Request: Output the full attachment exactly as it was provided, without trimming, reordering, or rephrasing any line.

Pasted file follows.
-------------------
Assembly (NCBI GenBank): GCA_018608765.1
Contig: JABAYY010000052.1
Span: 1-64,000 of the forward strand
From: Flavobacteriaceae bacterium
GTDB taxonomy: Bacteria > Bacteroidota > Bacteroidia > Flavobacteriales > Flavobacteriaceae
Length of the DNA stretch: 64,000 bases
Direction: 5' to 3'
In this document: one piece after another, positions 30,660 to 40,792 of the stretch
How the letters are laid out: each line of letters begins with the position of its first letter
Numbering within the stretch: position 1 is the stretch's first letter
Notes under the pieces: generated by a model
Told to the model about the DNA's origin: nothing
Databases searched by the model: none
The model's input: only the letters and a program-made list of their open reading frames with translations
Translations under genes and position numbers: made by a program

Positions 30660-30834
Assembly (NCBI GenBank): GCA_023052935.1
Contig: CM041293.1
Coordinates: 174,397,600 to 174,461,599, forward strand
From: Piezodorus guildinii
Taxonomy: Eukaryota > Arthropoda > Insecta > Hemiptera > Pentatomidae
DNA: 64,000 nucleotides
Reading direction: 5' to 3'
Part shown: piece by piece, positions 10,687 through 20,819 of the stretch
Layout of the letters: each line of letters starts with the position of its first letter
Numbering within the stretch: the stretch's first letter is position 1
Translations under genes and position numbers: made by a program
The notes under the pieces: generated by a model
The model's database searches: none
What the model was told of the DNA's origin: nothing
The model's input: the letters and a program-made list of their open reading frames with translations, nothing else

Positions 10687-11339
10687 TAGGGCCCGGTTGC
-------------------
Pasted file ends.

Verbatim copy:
Assembly (NCBI GenBank): GCA_018608765.1
Contig: JABAYY010000052.1
Span: 1-64,000 of the forward strand
From: Flavobacteriaceae bacterium
GTDB taxonomy: Bacteria > Bacteroidota > Bacteroidia > Flavobacteriales > Flavobacteriaceae
Length of the DNA stretch: 64,000 bases
Direction: 5' to 3'
In this document: one piece after another, positions 30,660 to 40,792 of the stretch
How the letters are laid out: each line of letters begins with the position of its first letter
Numbering within the stretch: position 1 is the stretch's first letter
Notes under the pieces: generated by a model
Told to the model about the DNA's origin: nothing
Databases searched by the model: none
The model's input: only the letters and a program-made list of their open reading frames with translations
Translations under genes and position numbers: made by a program

Positions 30660-30834
Assembly (NCBI GenBank): GCA_023052935.1
Contig: CM041293.1
Coordinates: 174,397,600 to 174,461,599, forward strand
From: Piezodorus guildinii
Taxonomy: Eukaryota > Arthropoda > Insecta > Hemiptera > Pentatomidae
DNA: 64,000 nucleotides
Reading direction: 5' to 3'
Part shown: piece by piece, positions 10,687 through 20,819 of the stretch
Layout of the letters: each line of letters starts with the position of its first letter
Numbering within the stretch: the stretch's first letter is position 1
Translations under genes and position numbers: made by a program
The notes under the pieces: generated by a model
The model's database searches: none
What the model was told of the DNA's origin: nothing
The model's input: the letters and a program-made list of their open reading frames with translations, nothing else

Positions 10687-11339
10687 TAGGGCCCGGTTGC